moisture in painting

VanDyck, Cornelis van der Geest ante 1620Van Dyck, Cornelis van der Geest, National Gallery, London, circa 1615.

(Click on photo to see higher resolution)

This painting, by Van Dyck, is one of my favorite paintings in existence.  Before you moan and lament the ruff he is wearing (I agree, it is awful), look at the eyes of this man.  I could gush out endless superlatives, but suffice to say that I believe they are the greatest eyes ever painted.  They seem so alive, so filled with the human spirit, that we no longer think in terms of paint and linen, but of the very soul of the sitter.

The following material I am presenting is not anything I have cleverly observed or devised in painting.  In fact, it has all been taught to me by Charles Cecil, the head of my school in Florence.  How did Van Dyck create such breathtaking eyes.  There are pages and pages of technical considerations that could be written- Van Dyck blurred what was inconsequential and/or fleshy, he set up the model just perfectly so that the light fell on both Cornelius' eyes and underlids.  But, above all, it is the moisture of the eyes that give them life.

And how does one paint moisture in eyes?  Well in the first blog, I promised the reader I wouldn't launch into lengthy diatribes concerning technical aspects of painting, such as lead white, etc.  But it is precisely the lead white highlights in the eyes that create that sense of moisture, in this case the watery eyes of an older man.

Portrait of Cornelius van der Geest by Van Dyck, eyes

To begin,  Van Dyck rendered the eyes in soft focus, with no sharp (photorealistic) delineation between the iris and the cornea, no harsh lines for flesh as soft as eyelids.  And then, with a blob of lead white paint, he placed impastos on the eye in just the right spots.  Successful impastos such as these are usually raised off the canvas quite far, with absolutely no blending involved.  There is no blending, no blurring, but rather the highlight is left in very sharp focus.  And why?  Because anything that is moist creates a sharp highlight.

Here are some of my paintings of eyes, all of which owe a great debt to Van Dyck, and to my teachers who pointed out this important lesson.  Hopefully, some obliging older person with watery eyes can sit for me soon (it's so funny to write that sentence.)

matteo eyepablaeyes

hurler eyesrobertofinal2

the color of beer

fiddler's elbow

Maybe I should have been a brewmaster or something, because "I just want to pick up that beer and drink it" is one of the most flattering compliments that anyone can say about my painting.  I have heard this response from hundreds of people that have viewed this painting, and their response never gets old for me.

What is it about this beer that makes it particularly drinkable?  It's the color, the golden light flowing through the beer, shimmering on the page.  In this painting, the yellow sings.  How does the yellow capture attention?  It is because all of the color around it is quiet.  This is one of the most important realizations I have ever had in painting- singing at the top of your lungs is much more effective in a quiet room than in the middle of a mosh pit.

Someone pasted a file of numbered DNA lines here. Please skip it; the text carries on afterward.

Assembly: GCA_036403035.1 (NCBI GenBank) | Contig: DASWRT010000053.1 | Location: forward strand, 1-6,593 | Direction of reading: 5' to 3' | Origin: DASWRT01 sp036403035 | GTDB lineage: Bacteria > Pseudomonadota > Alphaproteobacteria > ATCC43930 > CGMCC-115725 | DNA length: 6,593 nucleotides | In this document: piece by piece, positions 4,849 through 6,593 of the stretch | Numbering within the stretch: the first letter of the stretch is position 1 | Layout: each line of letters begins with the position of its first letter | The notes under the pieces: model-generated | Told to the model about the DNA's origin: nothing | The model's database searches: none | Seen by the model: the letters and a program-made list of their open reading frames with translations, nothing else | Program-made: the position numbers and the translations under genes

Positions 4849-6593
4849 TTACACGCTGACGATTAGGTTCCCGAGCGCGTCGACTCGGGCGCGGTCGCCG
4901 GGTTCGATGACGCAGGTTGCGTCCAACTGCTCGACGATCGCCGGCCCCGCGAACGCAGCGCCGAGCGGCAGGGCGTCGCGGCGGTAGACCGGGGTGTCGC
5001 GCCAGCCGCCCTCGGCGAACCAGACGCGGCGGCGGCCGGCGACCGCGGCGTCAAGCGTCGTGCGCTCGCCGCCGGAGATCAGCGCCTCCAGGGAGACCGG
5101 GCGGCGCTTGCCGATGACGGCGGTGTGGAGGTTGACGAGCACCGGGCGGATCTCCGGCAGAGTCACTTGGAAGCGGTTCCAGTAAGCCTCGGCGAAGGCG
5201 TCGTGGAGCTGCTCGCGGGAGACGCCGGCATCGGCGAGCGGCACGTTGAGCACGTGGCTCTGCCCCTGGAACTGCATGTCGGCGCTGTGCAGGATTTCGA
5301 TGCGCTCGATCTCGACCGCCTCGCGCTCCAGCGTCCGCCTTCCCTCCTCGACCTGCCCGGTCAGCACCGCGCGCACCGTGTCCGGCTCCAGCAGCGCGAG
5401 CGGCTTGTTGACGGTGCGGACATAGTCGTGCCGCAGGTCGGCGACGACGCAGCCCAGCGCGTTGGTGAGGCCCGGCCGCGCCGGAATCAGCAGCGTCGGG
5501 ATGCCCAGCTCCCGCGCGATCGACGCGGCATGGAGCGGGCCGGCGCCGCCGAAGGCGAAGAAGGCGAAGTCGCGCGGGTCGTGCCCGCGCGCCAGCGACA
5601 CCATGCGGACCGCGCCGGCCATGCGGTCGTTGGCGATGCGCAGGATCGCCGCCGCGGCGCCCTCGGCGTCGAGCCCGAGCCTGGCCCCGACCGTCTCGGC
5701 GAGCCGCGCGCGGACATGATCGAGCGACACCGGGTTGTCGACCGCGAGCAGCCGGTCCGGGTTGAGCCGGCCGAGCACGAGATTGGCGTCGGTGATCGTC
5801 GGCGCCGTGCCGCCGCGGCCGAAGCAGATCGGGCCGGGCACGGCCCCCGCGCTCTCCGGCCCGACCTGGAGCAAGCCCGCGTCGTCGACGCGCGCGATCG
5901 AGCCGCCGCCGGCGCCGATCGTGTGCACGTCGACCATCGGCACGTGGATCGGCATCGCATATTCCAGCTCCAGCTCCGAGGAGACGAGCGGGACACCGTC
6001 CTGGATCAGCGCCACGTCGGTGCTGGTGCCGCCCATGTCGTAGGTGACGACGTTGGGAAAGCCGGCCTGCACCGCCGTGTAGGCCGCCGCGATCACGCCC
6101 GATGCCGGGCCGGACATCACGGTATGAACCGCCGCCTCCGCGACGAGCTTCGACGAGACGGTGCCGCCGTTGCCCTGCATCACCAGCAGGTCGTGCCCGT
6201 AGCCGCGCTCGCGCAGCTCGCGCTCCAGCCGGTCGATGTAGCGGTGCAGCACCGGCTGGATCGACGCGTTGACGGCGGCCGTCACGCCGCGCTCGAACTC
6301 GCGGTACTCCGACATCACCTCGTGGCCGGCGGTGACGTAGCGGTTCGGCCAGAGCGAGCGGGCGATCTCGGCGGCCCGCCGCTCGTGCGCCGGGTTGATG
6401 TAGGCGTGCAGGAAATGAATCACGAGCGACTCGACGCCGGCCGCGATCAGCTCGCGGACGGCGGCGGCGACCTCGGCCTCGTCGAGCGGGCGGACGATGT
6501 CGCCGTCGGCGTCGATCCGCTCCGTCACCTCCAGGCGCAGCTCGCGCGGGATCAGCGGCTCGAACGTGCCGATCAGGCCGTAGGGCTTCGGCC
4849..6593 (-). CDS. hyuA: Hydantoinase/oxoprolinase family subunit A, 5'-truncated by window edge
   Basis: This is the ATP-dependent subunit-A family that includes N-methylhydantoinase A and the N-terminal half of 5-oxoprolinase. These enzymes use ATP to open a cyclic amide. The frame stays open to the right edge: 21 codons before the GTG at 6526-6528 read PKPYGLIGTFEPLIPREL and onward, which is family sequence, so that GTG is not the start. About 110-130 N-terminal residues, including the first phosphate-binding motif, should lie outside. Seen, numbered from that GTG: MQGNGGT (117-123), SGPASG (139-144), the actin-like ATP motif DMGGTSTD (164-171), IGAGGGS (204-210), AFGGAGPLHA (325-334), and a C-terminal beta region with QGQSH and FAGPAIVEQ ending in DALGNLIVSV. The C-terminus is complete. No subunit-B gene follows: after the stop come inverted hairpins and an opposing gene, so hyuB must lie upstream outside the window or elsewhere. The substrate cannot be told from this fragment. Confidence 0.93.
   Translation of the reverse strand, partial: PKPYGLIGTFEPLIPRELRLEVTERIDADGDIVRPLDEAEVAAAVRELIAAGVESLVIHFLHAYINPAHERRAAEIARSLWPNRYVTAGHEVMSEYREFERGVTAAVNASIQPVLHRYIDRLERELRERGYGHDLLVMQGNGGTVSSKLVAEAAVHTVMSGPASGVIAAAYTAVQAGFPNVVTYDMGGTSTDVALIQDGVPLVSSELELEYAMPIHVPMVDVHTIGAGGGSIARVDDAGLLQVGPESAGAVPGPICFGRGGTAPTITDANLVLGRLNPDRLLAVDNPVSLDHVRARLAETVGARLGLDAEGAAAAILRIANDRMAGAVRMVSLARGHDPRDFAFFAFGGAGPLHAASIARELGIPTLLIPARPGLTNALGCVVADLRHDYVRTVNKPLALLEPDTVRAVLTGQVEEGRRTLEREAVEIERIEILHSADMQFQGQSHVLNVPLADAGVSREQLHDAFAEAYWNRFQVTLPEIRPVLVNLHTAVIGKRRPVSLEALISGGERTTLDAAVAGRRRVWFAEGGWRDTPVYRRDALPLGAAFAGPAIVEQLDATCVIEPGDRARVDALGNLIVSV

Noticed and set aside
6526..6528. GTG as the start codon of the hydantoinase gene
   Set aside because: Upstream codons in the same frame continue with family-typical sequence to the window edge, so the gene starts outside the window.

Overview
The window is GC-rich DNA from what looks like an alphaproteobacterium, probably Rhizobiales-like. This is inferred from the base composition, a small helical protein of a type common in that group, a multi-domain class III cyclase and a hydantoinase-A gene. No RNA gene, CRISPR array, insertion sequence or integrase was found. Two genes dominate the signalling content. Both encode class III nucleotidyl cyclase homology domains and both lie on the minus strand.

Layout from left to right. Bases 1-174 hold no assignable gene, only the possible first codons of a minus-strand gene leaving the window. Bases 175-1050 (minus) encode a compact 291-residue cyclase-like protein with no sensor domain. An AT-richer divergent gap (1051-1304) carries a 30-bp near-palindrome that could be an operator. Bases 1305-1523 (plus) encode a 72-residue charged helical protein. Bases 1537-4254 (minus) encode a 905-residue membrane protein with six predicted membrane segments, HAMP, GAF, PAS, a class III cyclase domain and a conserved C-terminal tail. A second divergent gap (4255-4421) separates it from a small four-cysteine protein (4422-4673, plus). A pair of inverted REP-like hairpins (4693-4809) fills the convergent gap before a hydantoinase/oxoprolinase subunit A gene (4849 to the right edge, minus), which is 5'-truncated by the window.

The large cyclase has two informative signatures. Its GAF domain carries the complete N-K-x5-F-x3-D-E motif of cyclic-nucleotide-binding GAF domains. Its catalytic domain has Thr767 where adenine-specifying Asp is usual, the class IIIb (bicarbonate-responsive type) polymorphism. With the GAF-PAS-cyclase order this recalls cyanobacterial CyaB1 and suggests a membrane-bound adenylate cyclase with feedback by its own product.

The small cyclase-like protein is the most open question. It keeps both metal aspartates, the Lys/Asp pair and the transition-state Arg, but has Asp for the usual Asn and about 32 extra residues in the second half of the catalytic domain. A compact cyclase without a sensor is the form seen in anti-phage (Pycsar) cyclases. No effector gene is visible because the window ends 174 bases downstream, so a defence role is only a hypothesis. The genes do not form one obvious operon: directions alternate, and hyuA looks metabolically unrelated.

I've been shown scientific diagrams, charts, essays that establish "scientific" rules of color- in order to make yellow resonate, you place it next to its compliment, purple.  In order to make green sing, you place it beside red.  The impressionists successfully used these scientific principles of color to create color harmonies that were never seen before.  Monet was just as preoccupied with scientific treatises on the optical physics of light as he was obsessed with green lily pads.

But, I'm not an impressionist.

While I enjoy impressionism, I am just not as, umm, happy as they are.  I just don't like that much sweet harmony.  I like honey in my tea, but I don't really enjoy squeezing the bottle directly into my mouth.  Sorry Renoir.

My temperament agrees with a quieter color palette- soft, quiet gradations of white and black, into which are woven dull greens and browns.  And then, one sudden burst of yellow.  For this painting, I actually squeezed yellow paint straight from the tube onto the canvas.

Isn't that more like life though?  Are we always blissfully happy, strolling through Elysian Fields?  Not me.  On a day to day basis, I find life to be quiet and none too exciting- I am fine with this, I accept the mundane days.  In painting, these insignificant days would be the soft, quiet greens, the subtle ochres, the gentle greys.  At times, life is nothing but pain and heartache, dark periods in which we are unable to see, to understand- which would be black.  Sometimes, life is unmixed joy that is unaware of anything but its own bliss.  That would be a rich impasto of yellow paint.

In order for there to be bliss, which is always shortlived, you have to have it surrounded by a lot of nothing, really.  In order for there to be a singing yellow, I have to have it surrounded by an quiet sea of black, white, and green.  And that's why I'm not an impressionist- I don't deny the fact that life is painful, nor do I try and assert that heaven is on earth.  It's not.  But I'm here, and I find contentment is accepting the full range of color and experiences, from resonant blacks to blissful yellows, and all of the muddy browns and greens in between.